SYSEXITS(3) BSD Library Functions Manual SYSEXITS(3)NAMEsysexits — preferable exit codes for programs
According to style(9), it is not a good practice to call exit(3) with
arbitrary values to indicate a failure condition when ending a program.
Instead, the pre-defined exit codes from sysexits should be used, so the
caller of the process can get a rough estimation about the failure class
without looking up the source code.
The successful exit is always indicated by a status of 0, or EX_OK.
Error numbers begin at EX__BASE to reduce the possibility of clashing
with other exit statuses that random programs may already return. The
meaning of the codes is approximately as follows:
EX_USAGE (64) The command was used incorrectly, e.g., with the
wrong number of arguments, a bad flag, a bad syntax
in a parameter, or whatever.
EX_DATAERR (65) The input data was incorrect in some way. This
should only be used for user's data and not system
EX_NOINPUT (66) An input file (not a system file) did not exist or
was not readable. This could also include errors
like “No message” to a mailer (if it cared to catch
EX_NOUSER (67) The user specified did not exist. This might be
used for mail addresses or remote logins.
EX_NOHOST (68) The host specified did not exist. This is used in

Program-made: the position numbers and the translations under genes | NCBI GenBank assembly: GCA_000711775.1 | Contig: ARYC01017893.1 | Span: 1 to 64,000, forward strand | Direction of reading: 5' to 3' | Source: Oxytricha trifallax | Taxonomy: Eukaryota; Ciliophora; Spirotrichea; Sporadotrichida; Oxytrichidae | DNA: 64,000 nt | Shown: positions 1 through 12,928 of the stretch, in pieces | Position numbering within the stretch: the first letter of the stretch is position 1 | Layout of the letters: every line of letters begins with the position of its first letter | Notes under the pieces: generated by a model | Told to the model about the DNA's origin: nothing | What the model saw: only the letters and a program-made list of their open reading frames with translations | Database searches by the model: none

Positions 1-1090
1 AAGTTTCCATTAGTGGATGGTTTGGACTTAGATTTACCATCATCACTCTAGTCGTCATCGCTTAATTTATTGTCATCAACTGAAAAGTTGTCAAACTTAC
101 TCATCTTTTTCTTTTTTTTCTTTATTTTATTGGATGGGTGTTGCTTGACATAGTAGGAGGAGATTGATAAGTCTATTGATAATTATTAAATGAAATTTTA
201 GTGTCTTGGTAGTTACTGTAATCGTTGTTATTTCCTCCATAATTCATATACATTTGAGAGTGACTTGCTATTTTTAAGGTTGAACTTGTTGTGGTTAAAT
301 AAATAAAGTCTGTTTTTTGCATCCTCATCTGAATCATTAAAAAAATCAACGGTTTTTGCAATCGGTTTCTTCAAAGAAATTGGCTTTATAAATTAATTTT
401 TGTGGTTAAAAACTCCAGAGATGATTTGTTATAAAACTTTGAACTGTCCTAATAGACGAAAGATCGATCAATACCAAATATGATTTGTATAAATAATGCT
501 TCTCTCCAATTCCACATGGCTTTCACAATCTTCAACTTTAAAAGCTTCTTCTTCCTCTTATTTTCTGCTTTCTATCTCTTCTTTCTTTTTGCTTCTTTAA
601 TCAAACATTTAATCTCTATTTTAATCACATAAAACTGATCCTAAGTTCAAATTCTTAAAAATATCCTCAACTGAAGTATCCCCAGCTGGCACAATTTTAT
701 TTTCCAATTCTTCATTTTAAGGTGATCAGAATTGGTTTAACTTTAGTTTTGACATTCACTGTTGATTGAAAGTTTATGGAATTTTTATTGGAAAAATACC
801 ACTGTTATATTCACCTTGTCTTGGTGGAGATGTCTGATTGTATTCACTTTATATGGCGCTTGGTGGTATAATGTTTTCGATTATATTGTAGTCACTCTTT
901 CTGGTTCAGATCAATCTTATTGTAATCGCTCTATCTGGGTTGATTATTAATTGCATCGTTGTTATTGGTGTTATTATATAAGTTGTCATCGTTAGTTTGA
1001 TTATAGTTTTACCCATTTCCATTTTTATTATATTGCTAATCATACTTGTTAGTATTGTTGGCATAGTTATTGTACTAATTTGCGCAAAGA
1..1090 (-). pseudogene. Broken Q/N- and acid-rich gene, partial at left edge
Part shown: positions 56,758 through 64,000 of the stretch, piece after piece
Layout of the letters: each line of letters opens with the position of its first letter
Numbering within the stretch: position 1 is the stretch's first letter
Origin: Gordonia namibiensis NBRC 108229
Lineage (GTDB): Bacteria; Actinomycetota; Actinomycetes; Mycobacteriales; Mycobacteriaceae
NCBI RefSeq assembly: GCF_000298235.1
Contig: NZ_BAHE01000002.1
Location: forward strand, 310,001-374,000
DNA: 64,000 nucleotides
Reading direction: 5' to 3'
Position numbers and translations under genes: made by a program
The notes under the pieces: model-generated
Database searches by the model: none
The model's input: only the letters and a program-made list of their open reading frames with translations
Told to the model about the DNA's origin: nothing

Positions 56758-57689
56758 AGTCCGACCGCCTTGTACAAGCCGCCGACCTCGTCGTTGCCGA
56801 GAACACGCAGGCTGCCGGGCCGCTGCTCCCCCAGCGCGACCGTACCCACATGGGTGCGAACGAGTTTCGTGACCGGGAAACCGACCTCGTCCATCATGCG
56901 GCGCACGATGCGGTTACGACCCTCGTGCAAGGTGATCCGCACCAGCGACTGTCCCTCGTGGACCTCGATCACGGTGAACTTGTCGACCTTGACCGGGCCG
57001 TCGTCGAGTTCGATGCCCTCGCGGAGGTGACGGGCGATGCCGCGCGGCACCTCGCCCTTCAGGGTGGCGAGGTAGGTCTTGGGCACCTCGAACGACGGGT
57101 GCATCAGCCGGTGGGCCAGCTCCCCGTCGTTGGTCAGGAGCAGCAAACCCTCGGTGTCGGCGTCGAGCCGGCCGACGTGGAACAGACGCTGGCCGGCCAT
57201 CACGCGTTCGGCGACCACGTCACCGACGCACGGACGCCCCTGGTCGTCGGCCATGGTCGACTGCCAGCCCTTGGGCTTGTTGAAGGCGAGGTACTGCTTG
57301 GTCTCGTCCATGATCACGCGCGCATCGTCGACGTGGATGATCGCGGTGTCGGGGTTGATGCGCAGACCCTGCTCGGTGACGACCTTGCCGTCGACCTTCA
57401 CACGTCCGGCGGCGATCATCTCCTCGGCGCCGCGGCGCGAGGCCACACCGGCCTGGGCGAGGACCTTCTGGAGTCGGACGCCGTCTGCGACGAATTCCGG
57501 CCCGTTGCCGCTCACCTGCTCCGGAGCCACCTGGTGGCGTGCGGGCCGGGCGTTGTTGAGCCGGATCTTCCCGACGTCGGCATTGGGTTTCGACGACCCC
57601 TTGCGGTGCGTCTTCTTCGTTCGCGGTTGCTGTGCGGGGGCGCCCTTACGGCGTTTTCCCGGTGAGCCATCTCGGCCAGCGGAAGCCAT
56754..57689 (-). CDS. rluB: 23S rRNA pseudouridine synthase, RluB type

mail addresses or network requests.
EX_UNAVAILABLE (69) A service is unavailable. This can occur if a sup‐
port program or file does not exist. This can also
be used as a catchall message when something you
wanted to do does not work, but you do not know
EX_SOFTWARE (70) An internal software error has been detected. This
should be limited to non-operating system related
errors as possible.
EX_OSERR (71) An operating system error has been detected. This
is intended to be used for such things as “cannot
fork”, “cannot create pipe”, or the like. It
includes things like getuid returning a user that
does not exist in the passwd file.
EX_OSFILE (72) Some system file (e.g., /etc/passwd, /var/run/utmp,
etc.) does not exist, cannot be opened, or has some
sort of error (e.g., syntax error).
EX_CANTCREAT (73) A (user specified) output file cannot be created.
EX_IOERR (74) An error occurred while doing I/O on some file.
EX_TEMPFAIL (75) Temporary failure, indicating something that is not
really an error. In sendmail, this means that a
mailer (e.g.) could not create a connection, and
the request should be reattempted later.
EX_PROTOCOL (76) The remote system returned something that was “not
possible” during a protocol exchange.
EX_NOPERM (77) You did not have sufficient permission to perform
the operation. This is not intended for file sys‐
tem problems, which should use EX_NOINPUT or
EX_CANTCREAT, but rather for higher level permis‐
EX_CONFIG (78) Something was found in an unconfigured or miscon‐
The numerical values corresponding to the symbolical ones are given in
parenthesis for easy reference.
SEE ALSOerr(3), exit(3), style(9)HISTORY
The sysexits file appeared somewhere after 4.3BSD.
This manual page was written by Jörg Wunsch after the comments in
The choice of an appropriate exit value is often ambiguous.
BSD March 31, 1996 BSD